The section Hypericum, represented by H. perforatum, H. maculatum, H. erectum, and H. tetrapterum generally comprises of species accumulating hypericins in specialized dark glands (Robson, 2003), which occur in the aerial parts of the plants (Zobayed et al., 2006). In our present study, hypericin was found to be localized primarily in the dark glands, mainly discerned from the abaxial side of the leaves in all the four representatives of the section, which is consistent with Robson's observation (Robson, 2003). Better detection of hypericins from abaxial side of leaves could be attributed to the absence of a thick epidermis that is present on the adaxial side of leaves, thereby increasing MALDI laser-mediated soft ionization of the compounds. Interestingly, hypericin and pseudohypericin were also detected in low abundance in some of the translucent glands and non-secretory tissues throughout the leaves of all the four species under our study. It is noteworthy that only a few papers dealing with the distribution and localization of secondary metabolites within the genus Hypericum have been published so far, and almost all of them are focused typically on H. perforatum. The presence of hypericin, pseudohypericin, and protohypericin was also observed in our earlier study in minute amounts around and/or just outside the dark glands in the adaxial side of leaves of H. perforatum (Kusari et al., 2015). However, we did not detect these compounds in the translucent glands or in the surrounding non-secretory tissues. Localization of hypericins in the leaves of H. perforatum was also realized by Thunig et al. (2011) and Li et al. (2013) using DESI-MSI analyses. Their results confirm the localization of hypericin in the dark glands of leaves and petals, and pseudohypericin and protohypericin in the dark glands of leaves of H. perforatum. More recently, we confirmed the localization and/or co-localization of hypericin, pseudohypericin and their protoforms in the dark glands of leaves of the four aforementioned in vitro cultured species belonging to the section Hypericum using indirect DESI-MSI (Kucharíková et al., 2016).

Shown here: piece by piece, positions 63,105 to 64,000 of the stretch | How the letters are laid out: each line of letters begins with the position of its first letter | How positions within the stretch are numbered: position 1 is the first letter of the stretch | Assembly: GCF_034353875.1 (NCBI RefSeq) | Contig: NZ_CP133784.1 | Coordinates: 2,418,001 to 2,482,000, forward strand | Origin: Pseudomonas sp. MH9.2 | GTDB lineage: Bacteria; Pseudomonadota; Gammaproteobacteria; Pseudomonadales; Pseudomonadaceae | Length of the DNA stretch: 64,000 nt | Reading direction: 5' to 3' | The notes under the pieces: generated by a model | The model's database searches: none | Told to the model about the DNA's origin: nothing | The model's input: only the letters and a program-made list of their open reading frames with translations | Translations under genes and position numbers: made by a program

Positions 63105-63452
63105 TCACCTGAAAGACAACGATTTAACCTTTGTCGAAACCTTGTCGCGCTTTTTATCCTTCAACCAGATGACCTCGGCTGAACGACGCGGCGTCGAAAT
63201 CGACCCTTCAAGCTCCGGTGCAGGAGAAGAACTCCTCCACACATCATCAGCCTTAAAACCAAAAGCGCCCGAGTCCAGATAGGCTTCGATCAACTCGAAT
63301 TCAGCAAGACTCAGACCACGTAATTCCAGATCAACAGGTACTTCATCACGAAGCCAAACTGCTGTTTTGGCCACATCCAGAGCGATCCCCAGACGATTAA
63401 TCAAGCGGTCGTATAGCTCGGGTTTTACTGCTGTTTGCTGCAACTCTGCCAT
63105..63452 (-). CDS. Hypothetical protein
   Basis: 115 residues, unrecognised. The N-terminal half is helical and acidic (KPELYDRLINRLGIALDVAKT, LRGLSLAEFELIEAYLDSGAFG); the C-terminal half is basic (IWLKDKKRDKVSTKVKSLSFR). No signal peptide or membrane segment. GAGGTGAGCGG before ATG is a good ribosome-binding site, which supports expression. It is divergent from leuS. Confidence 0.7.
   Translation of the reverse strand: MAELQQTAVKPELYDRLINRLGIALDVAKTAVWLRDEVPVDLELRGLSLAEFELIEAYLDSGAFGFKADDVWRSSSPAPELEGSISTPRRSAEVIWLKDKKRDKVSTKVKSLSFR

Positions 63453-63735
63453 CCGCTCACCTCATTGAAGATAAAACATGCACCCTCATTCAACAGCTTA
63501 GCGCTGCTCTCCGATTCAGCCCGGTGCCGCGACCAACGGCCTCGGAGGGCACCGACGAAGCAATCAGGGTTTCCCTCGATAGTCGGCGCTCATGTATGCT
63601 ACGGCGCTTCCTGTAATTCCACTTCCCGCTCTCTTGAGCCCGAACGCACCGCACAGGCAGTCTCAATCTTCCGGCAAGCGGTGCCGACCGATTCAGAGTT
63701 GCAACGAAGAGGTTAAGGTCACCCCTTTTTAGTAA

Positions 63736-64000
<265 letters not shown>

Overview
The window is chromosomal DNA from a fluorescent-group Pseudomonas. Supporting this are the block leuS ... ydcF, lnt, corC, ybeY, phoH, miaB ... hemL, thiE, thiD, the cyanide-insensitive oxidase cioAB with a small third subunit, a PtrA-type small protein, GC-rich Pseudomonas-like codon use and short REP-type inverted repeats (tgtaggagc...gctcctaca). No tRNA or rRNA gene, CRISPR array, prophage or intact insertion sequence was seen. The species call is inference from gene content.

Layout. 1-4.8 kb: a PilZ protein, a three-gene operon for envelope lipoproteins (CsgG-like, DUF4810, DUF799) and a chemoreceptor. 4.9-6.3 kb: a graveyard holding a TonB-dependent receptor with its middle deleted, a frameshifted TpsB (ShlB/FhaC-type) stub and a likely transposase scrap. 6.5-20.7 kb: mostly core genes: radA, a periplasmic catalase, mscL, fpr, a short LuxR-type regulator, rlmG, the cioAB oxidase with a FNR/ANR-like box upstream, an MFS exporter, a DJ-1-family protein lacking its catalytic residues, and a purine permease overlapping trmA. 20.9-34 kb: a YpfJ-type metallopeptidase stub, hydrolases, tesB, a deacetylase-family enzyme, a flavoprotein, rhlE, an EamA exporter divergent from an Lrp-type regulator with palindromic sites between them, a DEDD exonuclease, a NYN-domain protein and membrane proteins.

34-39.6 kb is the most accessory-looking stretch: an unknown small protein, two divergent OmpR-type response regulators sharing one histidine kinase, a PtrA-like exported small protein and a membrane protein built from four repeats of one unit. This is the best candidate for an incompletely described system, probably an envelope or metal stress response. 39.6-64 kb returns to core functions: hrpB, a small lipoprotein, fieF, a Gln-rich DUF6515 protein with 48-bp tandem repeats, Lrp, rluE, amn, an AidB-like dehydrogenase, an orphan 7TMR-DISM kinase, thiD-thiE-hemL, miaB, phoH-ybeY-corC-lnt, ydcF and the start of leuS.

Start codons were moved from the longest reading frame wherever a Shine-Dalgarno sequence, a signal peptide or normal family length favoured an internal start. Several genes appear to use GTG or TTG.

Emodin, the potential proposed precursor of hypericin (Mazur et al., 1992) was found to be localized in all of the four species under our study from the section Hypericum. However, emodin was found to typically accumulate in high abundance in the dark glands of H. tetrapterum. In our earlier study (Kusari et al., 2015), emodin was observed to be primarily accumulated in the dark glands, in addition to being dispersed at the vicinity of the glands in the non-secretory tissues, and even throughout other parts of leaves of H. perforatum. Our present study corroborates our earlier observation in that emodin is present not only in the dark glands and surrounding non-secretory leaf tissues, but also in morphologically uncharacterized reddish masses (Supplementary Figure 4) and translucent glands within the leaves. In H. perforatum, emodin anthrone was detected in some dark and translucent glands in lower intensities than emodin. However, in the other three plants, emodin anthrone could be detected sporadically only in the tissues where emodin was detected.
Within the section Hypericum, the phloroglucinol hyperforin could be detected only in H. perforatum after longer, optimized treatment of the tissues with laser. Hyperforin was found to accumulate in the translucent glands when discerned from the adaxial side of the leaves. Sporadic occurrence of hyperforin was also observed in the dark glands. Our results are in agreement with the work of Soelberg et al. (2007) who used UV-HPLC to detect hyperforin in the translucent glands as well as in minute amounts in dark glands of H. perforatum. In our present study, hyperforin was found to be absent in H. maculatum, H. erectum, and H. tetrapterum, which is in accordance with our earlier study (Kucharíková et al., 2016). This further demonstrates that the accumulation pattern of selected phytochemicals in these in vitro cultured Hypericum spp. remain unchanged after acclimatization of the plants to outdoor conditions.